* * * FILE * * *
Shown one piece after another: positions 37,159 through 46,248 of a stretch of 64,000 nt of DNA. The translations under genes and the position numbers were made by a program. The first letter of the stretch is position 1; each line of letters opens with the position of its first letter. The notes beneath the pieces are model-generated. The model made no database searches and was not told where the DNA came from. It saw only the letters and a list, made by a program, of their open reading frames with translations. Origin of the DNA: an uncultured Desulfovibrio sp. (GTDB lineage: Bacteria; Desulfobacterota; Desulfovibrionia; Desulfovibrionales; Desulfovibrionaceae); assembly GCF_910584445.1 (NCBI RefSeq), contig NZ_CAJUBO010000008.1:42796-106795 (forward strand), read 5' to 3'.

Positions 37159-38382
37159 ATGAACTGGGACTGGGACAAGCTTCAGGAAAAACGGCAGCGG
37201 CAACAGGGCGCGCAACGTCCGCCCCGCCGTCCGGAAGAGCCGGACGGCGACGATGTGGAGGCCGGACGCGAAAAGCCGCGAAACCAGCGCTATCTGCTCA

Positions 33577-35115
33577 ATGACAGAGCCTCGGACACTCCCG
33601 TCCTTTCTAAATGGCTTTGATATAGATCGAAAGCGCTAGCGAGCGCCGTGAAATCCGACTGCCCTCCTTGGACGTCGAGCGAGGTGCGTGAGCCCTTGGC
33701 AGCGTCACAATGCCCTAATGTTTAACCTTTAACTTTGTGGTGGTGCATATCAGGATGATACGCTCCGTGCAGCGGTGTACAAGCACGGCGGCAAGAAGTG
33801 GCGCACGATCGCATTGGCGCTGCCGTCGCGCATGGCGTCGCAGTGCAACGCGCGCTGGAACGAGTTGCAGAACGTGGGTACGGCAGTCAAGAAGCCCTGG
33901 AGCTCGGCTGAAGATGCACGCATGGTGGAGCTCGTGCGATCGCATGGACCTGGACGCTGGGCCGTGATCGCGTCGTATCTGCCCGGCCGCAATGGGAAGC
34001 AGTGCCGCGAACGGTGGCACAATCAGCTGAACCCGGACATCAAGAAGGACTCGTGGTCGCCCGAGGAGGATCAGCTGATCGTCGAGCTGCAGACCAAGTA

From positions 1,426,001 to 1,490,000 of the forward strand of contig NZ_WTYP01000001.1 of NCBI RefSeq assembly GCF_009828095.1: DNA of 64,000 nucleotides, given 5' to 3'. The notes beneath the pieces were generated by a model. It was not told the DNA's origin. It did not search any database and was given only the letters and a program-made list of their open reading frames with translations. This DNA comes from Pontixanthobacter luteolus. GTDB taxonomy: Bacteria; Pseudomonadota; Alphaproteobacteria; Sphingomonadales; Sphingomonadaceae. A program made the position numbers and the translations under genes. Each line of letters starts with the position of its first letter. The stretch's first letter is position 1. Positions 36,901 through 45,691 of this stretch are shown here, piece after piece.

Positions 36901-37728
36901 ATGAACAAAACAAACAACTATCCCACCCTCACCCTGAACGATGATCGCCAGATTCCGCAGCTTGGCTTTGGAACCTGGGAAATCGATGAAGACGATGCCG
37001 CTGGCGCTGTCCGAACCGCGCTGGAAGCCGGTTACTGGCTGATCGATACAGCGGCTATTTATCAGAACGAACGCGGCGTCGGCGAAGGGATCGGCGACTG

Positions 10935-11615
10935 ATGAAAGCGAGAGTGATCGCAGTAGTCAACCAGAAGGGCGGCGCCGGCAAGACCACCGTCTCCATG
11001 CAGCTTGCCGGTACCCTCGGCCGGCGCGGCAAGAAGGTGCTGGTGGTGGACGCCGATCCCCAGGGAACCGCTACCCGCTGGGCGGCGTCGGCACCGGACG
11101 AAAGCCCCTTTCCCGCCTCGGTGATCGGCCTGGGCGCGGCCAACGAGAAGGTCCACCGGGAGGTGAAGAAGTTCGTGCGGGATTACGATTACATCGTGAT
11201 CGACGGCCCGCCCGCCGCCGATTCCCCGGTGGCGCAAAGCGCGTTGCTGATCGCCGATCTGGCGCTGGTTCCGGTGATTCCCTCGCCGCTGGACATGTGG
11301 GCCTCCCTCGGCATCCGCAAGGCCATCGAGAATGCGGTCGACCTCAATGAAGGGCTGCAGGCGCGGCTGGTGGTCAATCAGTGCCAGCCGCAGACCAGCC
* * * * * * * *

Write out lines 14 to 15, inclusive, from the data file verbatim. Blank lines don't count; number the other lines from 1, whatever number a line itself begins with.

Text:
36901 ATGAACAAAACAAACAACTATCCCACCCTCACCCTGAACGATGATCGCCAGATTCCGCAGCTTGGCTTTGGAACCTGGGAAATCGATGAAGACGATGCCG
37001 CTGGCGCTGTCCGAACCGCGCTGGAAGCCGGTTACTGGCTGATCGATACAGCGGCTATTTATCAGAACGAACGCGGCGTCGGCGAAGGGATCGGCGACTG